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The potential public health implications of China easing COVID-19 restrictions

The potential public health implications of China easing COVID-19 restrictions
In recent days, Chinese authorities have loosened some COVID-19 protocols in cities including Guangzhou and Chengdu. (File photo: AFP/Noel Celis)

SHANGHAI: China has started taking steps to ease its zero-COVID policy, fuelling a mix of relief and worry as the public waits to see the health consequences, and impact on the medical system, of a full-blown exit.

Researchers have analysed how many deaths the country could see if it pivots to a full reopening, with most pointing to the country's relatively low vaccination rates and lack of herd immunity as some of its most vulnerable spots.

As of Sunday (Dec 4), China reported 5,235 COVID-related deaths and 340,483 cases with symptoms.

Here are some of the estimates:


Zhou Jiatong, head of the Center for Disease Control in southwestern Guangxi region, said last month in a paper published by the Shanghai Journal of Preventive Medicine that mainland China faces more than 2 million deaths if it loosened COVID-19 curbs in the same way Hong Kong did this year.

Infections could rise to more than 233 million, his forecast showed.


In May, scientists in China and the United States estimated that China risks just over 1.5 million COVID-19 deaths if it drops its tough zero-COVID policy without any safeguards such as ramping up vaccination and access to treatments, according to research published in Nature Medicine.

They forecast that peak demand for intensive care would be more than 15 times capacity, causing roughly 1.5 million deaths, based on worldwide data gathered about the variant's severity.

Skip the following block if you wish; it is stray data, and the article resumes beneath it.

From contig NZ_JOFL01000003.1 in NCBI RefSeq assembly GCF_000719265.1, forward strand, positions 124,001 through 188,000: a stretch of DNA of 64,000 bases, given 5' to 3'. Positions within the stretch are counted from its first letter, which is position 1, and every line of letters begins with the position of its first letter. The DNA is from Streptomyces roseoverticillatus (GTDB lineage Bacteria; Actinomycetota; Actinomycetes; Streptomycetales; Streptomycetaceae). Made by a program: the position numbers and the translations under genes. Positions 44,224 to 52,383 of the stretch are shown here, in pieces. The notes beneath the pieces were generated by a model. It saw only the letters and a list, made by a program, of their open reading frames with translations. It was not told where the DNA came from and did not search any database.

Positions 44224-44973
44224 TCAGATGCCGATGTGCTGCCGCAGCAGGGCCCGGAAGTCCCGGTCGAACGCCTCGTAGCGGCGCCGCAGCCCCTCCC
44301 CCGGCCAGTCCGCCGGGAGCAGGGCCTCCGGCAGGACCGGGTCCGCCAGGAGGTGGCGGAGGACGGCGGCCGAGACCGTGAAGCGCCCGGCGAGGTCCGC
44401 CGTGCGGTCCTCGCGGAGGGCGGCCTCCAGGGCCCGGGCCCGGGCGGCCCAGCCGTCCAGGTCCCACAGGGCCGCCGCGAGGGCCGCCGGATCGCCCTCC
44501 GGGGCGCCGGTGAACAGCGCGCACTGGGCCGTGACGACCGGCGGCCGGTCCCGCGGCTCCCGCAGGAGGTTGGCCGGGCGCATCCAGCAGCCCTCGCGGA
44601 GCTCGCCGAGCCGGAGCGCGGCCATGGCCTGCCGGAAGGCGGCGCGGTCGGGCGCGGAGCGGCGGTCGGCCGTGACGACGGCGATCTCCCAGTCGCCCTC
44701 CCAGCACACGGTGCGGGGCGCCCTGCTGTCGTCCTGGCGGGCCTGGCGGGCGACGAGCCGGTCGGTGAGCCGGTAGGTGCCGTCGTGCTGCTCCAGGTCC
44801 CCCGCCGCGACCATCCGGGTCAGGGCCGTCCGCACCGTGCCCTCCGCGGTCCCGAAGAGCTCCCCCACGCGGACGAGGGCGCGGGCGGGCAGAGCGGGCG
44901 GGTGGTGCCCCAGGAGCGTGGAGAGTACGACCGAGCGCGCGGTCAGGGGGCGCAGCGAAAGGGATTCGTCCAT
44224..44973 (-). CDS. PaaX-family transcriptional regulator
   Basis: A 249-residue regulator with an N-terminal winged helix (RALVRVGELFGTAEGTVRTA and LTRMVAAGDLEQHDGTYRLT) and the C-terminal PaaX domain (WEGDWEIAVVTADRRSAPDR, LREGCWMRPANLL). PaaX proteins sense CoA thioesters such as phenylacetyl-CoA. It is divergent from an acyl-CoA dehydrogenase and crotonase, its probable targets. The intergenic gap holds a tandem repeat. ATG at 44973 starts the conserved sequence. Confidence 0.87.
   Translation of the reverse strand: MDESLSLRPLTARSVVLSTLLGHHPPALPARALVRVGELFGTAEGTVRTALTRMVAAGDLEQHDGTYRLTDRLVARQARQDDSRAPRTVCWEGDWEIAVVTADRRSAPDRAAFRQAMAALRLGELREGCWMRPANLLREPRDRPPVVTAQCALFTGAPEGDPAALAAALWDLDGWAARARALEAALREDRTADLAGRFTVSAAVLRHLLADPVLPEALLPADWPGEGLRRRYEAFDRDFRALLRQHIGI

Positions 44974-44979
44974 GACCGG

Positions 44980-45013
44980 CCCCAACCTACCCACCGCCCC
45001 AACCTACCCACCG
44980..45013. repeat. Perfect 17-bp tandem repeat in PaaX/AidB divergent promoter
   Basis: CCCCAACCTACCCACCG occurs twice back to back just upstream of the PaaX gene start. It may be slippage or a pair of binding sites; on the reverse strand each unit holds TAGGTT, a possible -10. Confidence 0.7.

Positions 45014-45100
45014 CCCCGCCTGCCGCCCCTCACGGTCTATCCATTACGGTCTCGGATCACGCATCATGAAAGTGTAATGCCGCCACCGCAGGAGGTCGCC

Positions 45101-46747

However, the researchers, the lead authors among whom were from Fudan University in China, said the death toll could be reduced sharply if there was a focus on vaccination.


China could see 1.3 million to 2.1 million people die if it lifts its zero-COVID policy due to low vaccination and booster rates as well as a lack of hybrid immunity, British scientific information and analytics company Airfinity said last Monday.

The company said it modelled its data on Hong Kong's BA.1 wave in February, which occurred after the city eased restrictions after two years.


In November, huge protests against the severe COVID-19 restrictions in China erupted in numerous cities, in the biggest show of opposition to the ruling Communist party in decades.

The World Health Organization's emergencies director Dr Michael Ryan said last Friday that using imported messenger RNA vaccines, like those made by BioNTech-Pfizer and Moderna, would be a “solid option” for China to boost its immunisation coverage.

China's homegrown vaccines have proven to be less effective and scientists say any protection they provided is likely to have faded with the emergence of the Omicron variant.

The decision of which vaccines to use “are choices that sovereign governments need to make based on the best benefit to their population", Ryan said.

He said future strategies should balance “the control of the virus with the lives, the livelihoods and well-being and human rights of the people in China".

China has been developing its own version of an mRNA vaccine and has yet to authorise either of the shots made by Western companies.

Unlike in many Western countries, vaccination rates among China's elderly are lagging; only 66 per cent of people over 80 have got one shot, while 40 per cent have received a booster, according to China's National Health Commission.

By comparison, 93 per cent of Americans 65 and over have received a full course of vaccine and another 2 per cent have at least one dose, according to the Centers for Disease Control and Prevention.

Without significantly raising China's vaccination rate quickly, releasing its COVID-19 restrictions could produce a surge of hospitalisations and deaths that could overwhelm the health system.

In recent days, Chinese authorities have loosened some COVID-19 protocols in cities including Guangzhou and Chengdu, easing testing requirements and controls on movement.

Still, many of the rules that brought people into the streets of Shanghai, Beijing and at least six other cities remain in force.

The announcements easing restrictions didn’t mention last month's protests of the human cost of anti-virus measures that confine millions of people to their homes.

But the timing and publicity suggested Chinese President Xi Jinping's government was trying to mollify public anger.

Source: Reuters/AP/jo


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